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How Trade Credits Foster International Trade

  • Katharina Eck
  • Martina Engemann
  • Monika Schnitzer

Internationally active firms rely intensively on trade credits even though they are considered particularly expensive. This phenomenon has been little explored so far. Our theoretical analysis shows that trade credits can alleviate financial constraints arising from asymmetric information because they serve as a quality signal and reduce the uncertainty related to international transactions. We use unique survey data on German enterprises to test the effect of the use of trade credits on firms' exporting and importing behavior, both at the extensive and intensive margins. Our results support the assertion that trade credits have a positive impact on firms' exporting and importing activities.

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File URL: http://www.bgpe.de/texte/DP/116_EckEngemannSchnitzer.pdf
File Function: First version, 2012
Download Restriction: no

Paper provided by Bavarian Graduate Program in Economics (BGPE) in its series Working Papers with number 116.

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Length: 51 pages
Date of creation: Mar 2012
Date of revision:
Handle: RePEc:bav:wpaper:116_eckengemannschnitzer
Contact details of provider: Web page: http://www.bgpe.de/

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  9. Kaplan, Steven N & Zingales, Luigi, 1997. "Do Investment-Cash Flow Sensitivities Provide Useful Measures of Financing Constraints," The Quarterly Journal of Economics, MIT Press, vol. 112(1), pages 169-215, February.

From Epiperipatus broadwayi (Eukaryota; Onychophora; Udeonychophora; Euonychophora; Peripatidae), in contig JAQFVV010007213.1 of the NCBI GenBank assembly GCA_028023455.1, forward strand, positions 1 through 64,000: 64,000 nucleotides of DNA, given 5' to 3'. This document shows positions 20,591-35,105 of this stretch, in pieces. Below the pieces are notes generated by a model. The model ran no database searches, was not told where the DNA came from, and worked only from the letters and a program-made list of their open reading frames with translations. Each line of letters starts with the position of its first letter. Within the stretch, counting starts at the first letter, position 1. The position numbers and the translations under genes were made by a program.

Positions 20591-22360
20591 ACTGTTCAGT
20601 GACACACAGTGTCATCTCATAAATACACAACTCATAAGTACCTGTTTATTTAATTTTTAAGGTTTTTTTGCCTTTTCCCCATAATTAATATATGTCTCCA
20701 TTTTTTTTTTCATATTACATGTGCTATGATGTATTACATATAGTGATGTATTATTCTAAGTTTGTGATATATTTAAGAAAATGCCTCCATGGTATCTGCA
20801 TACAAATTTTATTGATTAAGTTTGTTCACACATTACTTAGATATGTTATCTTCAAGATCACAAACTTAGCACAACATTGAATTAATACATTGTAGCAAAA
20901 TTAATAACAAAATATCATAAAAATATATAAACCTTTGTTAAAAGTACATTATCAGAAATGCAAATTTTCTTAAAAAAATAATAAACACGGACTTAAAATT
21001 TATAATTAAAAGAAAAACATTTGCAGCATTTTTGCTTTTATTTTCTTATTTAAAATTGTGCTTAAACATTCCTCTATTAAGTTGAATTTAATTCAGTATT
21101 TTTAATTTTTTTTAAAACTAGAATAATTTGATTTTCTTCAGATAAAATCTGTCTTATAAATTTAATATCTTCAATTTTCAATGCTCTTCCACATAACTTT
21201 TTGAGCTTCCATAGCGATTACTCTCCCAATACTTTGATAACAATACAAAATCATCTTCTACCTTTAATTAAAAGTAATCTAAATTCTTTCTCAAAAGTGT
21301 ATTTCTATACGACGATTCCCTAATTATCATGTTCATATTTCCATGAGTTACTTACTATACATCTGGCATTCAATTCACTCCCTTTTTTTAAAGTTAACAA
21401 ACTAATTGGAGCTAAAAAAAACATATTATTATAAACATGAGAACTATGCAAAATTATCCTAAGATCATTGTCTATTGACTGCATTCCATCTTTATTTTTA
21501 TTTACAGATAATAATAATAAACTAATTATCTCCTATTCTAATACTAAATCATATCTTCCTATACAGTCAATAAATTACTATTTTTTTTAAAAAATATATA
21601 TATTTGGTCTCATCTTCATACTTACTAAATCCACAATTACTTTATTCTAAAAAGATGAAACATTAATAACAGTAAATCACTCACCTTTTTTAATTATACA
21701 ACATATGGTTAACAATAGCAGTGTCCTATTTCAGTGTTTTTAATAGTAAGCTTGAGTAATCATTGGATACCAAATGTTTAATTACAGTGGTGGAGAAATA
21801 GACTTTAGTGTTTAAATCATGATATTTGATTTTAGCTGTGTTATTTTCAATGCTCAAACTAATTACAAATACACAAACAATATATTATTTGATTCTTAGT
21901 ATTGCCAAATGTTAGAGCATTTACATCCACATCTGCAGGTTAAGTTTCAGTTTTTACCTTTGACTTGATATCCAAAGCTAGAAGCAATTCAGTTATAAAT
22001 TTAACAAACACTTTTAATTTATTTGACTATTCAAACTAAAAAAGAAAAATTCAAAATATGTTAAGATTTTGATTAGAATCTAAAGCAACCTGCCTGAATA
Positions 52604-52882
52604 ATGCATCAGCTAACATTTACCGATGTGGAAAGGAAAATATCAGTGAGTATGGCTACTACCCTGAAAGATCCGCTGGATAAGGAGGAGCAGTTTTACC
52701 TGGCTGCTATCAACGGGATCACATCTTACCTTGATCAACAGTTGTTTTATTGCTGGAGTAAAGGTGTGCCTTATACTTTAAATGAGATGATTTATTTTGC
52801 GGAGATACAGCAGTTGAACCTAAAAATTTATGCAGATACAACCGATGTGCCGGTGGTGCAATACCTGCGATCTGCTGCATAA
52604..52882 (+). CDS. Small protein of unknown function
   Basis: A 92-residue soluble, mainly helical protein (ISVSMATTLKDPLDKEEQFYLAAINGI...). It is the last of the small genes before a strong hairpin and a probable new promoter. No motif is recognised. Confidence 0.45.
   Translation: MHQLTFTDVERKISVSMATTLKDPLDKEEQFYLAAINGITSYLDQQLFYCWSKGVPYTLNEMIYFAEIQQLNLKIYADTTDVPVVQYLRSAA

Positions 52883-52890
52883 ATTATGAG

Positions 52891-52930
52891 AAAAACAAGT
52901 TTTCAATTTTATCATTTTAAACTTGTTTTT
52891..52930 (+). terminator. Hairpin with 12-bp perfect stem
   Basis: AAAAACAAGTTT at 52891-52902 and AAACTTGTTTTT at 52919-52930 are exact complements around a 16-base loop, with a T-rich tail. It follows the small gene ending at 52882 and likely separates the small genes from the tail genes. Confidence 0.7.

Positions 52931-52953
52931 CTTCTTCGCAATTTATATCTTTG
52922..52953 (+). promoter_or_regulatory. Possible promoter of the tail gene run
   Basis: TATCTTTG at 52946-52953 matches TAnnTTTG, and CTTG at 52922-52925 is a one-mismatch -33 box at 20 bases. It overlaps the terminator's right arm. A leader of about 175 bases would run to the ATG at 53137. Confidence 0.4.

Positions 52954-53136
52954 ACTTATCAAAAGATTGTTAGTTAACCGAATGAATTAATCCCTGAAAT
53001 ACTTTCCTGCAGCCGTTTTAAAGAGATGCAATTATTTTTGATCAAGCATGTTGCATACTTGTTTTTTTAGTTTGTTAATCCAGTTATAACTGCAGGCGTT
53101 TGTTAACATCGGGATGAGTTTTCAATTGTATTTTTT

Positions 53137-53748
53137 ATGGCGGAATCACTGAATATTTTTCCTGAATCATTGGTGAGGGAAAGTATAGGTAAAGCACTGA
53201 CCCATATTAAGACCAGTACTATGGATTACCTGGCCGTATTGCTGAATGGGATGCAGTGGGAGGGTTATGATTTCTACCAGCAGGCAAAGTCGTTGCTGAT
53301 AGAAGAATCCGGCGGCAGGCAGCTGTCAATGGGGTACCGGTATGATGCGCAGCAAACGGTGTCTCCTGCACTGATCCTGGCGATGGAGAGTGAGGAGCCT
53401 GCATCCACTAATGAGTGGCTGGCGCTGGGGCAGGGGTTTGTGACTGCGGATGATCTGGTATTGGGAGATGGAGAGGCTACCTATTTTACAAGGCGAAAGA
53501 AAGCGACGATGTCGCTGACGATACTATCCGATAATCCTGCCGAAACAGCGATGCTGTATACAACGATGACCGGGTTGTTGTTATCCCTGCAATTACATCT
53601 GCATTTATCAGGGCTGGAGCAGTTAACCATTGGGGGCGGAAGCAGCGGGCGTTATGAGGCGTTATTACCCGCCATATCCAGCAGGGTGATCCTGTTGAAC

10. Davide Castellani & Francesco Serti & Chiara Tomasi, 2008. "Firms in International Trade: Importers and Exporters Heterogeneity in the Italian Manufacturing Industry," LEM Papers Series 2008/04, Laboratory of Economics and Management (LEM), Sant'Anna School of Advanced Studies, Pisa, Italy.
  11. Michael S. Long & Ileen B. Malitz & S. Abraham Ravid, 1993. "Trade Credit, Quality Guarantees, and Product," Financial Management, Financial Management Association, vol. 22(4), Winter.
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  15. Robert C. Feenstra & Zhiyuan Li & Miaojie Yu, 2014. "Exports and Credit Constraints under Incomplete Information: Theory and Evidence from China," The Review of Economics and Statistics, MIT Press, vol. 96(3), pages 729-744, October.
  16. Davide Castellani & Francesco Serti & Chiara Tomasi, 2010. "Firms in International Trade: Importers' and Exporters' Heterogeneity in Italian Manufacturing Industry," The World Economy, Wiley Blackwell, vol. 33(3), pages 424-457, 03.
  17. Mateut, Simona & Spiros Bougheas & Paul Mizen, 2003. "Trade Credit, Bank Lending and Monetary Policy Transmission," Royal Economic Society Annual Conference 2003 149, Royal Economic Society.
  18. Thomas Chaney, 2013. "Liquidity Constrained Exporters," NBER Working Papers 19170, National Bureau of Economic Research, Inc.
  19. Hiroyuki Kasahara & Beverly Lapham, 2008. "Productivity and the Decision to Import and Export: Theory and Evidence," CESifo Working Paper Series 2240, CESifo Group Munich.
  20. Lee, Yul W. & Stowe, John D., 1993. "Product Risk, Asymmetric Information, and Trade Credit," Journal of Financial and Quantitative Analysis, Cambridge University Press, vol. 28(02), pages 285-300, June.
  21. Leung, Siu Fai & Yu, Shihti, 1996. "On the choice between sample selection and two-part models," Journal of Econometrics, Elsevier, vol. 72(1-2), pages 197-229.
  22. JaeBin Ahn, 2011. "A Theory of Domestic and International Trade Finance," IMF Working Papers 11/262, International Monetary Fund.
  23. Olley, G Steven & Pakes, Ariel, 1996. "The Dynamics of Productivity in the Telecommunications Equipment Industry," Econometrica, Econometric Society, vol. 64(6), pages 1263-97, November.
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  26. Greenaway, David & Guariglia, Alessandra & Kneller, Richard, 2007. "Financial factors and exporting decisions," Journal of International Economics, Elsevier, vol. 73(2), pages 377-395, November.
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